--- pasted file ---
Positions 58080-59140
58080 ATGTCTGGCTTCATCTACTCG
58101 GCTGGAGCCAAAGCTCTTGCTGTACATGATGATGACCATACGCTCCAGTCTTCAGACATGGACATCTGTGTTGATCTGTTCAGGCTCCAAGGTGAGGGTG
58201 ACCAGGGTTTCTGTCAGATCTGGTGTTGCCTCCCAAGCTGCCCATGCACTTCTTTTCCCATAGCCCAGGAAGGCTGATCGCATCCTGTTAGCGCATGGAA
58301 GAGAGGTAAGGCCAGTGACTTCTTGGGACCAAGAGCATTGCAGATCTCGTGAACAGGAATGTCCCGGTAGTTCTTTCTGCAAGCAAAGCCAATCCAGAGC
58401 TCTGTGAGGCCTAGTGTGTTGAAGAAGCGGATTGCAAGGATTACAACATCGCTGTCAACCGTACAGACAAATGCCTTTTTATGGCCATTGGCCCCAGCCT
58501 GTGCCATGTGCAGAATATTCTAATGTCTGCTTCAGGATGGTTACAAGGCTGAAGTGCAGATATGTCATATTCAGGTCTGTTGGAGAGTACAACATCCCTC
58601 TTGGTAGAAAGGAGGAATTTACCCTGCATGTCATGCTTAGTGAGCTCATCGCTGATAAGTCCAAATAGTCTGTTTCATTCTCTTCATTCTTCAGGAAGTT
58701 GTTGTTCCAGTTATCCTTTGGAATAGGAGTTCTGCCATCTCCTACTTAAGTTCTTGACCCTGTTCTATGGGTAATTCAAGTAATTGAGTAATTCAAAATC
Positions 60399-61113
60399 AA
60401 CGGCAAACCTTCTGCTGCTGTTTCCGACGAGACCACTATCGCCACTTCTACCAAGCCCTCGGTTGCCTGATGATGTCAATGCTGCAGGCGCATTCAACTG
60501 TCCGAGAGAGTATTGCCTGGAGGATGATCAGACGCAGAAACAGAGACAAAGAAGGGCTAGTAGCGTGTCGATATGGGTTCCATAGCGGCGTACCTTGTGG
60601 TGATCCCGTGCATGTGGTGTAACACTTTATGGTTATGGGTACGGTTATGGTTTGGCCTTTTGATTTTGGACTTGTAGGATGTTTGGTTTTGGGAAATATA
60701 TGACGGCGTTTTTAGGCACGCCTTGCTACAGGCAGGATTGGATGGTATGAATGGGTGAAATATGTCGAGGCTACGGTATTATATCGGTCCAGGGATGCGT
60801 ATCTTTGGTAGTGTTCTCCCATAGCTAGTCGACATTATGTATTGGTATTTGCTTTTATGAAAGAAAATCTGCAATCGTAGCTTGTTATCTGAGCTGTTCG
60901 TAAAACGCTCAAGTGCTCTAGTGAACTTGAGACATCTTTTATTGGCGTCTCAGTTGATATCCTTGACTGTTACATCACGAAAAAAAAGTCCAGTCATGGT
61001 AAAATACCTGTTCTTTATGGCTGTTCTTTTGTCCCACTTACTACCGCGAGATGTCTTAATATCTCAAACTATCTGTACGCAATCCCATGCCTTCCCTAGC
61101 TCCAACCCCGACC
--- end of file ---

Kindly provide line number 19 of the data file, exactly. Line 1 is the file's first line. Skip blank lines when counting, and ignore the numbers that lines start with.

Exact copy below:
61101 TCCAACCCCGACC